Although the landlords provided the means to restrain the tenant’s dog, they are not responsible for the injuries a motorcyclist sustained when the pooch dashed into the road and caused an accident.
Gary Byers filed a complaint against the property owners, Robert and Rhoda Moredock, following his bike wreck. He argued the landlords breached their duty under a Howard County ordinance by permitting a dangerous dog to run on the property they control.
The Moredocks owned the house and surrounding four acres along County Road West 250 South in Howard County, but the dog, a Rottweiler named Brutus, belonged to their tenant Jessica Stine.
In depositions, Robert Moredock testified the dog was usually inside the house or on a chain while Rhoda Moredock said she only saw the dog loose in the yard when someone came outside and she never saw the dog chase a car or other animal.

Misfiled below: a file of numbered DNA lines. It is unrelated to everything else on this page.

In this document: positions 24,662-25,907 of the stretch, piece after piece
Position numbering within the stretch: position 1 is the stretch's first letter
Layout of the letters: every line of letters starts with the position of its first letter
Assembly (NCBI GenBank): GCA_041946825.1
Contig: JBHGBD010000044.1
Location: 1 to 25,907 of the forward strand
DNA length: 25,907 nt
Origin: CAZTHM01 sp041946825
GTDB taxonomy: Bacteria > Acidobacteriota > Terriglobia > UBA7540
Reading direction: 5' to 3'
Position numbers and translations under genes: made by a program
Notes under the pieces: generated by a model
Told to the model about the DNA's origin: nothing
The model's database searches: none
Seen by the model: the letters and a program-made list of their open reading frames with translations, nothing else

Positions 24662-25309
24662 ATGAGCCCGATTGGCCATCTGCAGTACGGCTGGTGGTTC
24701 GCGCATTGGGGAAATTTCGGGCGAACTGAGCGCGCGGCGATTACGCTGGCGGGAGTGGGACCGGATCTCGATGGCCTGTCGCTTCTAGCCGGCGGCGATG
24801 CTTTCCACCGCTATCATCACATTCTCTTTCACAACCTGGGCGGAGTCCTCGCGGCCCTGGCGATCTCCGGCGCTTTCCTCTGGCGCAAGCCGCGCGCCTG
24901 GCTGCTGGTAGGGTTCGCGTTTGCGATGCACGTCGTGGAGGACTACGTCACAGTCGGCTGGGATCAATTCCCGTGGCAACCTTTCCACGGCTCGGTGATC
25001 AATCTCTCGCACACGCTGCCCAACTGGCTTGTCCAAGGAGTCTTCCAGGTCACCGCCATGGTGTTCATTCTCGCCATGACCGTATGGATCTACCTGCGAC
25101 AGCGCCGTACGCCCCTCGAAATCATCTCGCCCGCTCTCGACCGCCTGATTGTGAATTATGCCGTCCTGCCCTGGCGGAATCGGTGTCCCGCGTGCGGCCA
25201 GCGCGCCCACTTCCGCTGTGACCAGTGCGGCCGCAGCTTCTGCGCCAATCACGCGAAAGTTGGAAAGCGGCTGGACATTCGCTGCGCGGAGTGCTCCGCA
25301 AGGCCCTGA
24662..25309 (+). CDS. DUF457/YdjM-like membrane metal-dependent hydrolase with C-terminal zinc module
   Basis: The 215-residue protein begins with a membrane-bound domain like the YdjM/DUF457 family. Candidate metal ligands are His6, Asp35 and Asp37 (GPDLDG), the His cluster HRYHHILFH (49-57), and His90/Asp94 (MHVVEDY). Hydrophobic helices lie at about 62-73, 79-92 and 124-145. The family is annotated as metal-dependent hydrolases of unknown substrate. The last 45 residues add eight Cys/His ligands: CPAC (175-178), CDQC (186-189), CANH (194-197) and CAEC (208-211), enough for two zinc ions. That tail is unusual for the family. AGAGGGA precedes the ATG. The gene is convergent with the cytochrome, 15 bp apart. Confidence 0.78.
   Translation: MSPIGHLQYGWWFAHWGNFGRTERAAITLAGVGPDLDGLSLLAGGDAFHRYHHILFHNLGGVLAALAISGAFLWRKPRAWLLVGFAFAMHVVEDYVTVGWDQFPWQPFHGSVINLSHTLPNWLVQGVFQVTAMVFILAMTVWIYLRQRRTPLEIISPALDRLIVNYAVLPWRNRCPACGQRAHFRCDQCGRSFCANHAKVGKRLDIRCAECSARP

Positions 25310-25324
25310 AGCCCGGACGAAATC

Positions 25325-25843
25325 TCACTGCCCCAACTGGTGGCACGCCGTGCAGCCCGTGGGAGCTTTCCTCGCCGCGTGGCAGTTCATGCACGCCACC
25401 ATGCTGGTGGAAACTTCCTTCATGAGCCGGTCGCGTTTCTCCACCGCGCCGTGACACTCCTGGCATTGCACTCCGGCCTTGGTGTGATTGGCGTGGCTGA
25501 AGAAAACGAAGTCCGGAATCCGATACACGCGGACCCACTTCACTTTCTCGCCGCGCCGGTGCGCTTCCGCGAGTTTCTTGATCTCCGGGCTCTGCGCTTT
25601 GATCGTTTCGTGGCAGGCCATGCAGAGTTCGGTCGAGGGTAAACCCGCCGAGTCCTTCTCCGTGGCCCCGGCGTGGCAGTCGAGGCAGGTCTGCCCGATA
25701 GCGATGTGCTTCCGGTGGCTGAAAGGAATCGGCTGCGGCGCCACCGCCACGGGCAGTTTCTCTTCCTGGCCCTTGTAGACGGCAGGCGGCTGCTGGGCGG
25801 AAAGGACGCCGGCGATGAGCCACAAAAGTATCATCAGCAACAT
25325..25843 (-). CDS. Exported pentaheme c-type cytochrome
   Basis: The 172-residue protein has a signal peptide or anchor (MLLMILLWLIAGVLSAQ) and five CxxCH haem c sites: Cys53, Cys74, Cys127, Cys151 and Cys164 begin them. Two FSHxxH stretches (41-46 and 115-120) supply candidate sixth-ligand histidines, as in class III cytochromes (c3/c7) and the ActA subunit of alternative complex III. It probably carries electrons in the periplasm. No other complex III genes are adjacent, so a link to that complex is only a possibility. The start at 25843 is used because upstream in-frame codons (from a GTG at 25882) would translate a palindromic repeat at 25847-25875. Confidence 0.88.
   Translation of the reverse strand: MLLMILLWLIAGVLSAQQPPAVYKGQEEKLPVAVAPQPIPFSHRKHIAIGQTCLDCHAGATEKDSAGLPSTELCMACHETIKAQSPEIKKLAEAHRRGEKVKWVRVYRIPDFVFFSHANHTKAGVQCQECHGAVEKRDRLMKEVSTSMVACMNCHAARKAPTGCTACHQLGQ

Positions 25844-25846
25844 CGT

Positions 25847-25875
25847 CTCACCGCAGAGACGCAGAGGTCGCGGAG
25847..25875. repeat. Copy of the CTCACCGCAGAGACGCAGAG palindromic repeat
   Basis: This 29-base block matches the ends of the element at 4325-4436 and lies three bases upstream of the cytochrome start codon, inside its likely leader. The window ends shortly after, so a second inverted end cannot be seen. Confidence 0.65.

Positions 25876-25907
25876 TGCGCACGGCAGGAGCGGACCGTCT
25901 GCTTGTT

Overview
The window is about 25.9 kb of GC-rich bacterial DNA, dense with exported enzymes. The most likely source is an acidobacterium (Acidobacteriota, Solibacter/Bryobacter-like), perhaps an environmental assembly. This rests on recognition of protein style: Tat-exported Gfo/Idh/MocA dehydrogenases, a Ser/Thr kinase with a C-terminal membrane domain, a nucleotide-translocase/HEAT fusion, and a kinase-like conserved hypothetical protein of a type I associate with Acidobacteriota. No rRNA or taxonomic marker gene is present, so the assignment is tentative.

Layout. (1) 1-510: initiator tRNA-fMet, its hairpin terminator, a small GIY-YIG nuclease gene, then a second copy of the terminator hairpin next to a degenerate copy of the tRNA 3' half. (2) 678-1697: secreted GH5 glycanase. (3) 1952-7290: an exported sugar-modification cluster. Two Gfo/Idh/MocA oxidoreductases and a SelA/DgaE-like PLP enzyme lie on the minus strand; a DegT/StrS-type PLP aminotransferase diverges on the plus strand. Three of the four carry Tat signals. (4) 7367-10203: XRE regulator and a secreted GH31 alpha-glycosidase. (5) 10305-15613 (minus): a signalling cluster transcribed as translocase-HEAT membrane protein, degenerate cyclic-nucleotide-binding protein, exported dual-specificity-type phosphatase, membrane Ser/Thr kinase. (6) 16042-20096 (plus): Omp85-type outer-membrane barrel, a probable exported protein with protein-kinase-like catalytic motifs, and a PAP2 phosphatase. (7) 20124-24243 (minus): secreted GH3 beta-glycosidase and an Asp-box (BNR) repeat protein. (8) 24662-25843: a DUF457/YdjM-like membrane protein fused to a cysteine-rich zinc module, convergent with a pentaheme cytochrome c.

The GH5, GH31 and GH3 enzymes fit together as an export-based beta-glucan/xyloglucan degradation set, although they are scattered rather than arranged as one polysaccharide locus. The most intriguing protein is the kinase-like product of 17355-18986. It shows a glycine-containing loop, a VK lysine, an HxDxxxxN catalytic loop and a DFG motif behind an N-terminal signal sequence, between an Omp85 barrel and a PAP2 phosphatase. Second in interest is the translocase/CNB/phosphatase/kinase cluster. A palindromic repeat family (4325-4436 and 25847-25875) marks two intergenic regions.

After the Howard Superior Court granted summary judgment in favor of the Moredocks, Byers appealed. However, the Indiana Court of Appeals affirmed the decision in Gary P. Byers v. Robert E. Moredock and Rhoda S. Moredock, 34A04-1412-CT-560.
On appeal, Byers contended Robert Moredock’s installation of a metal post to restrain the Rottweiler indicated he knew the dog had a propensity to run.
The Court of Appeals was not convinced. Pointing to Morehead v. Deitrich, 932 N.E.2d at 1279, the unanimous panel ruled although Robert Moredock placed a metal post in the yard, it was not “reasonably foreseeable” that the dog’s owners would not adequately restrain him or that the dog would escape and run into the road.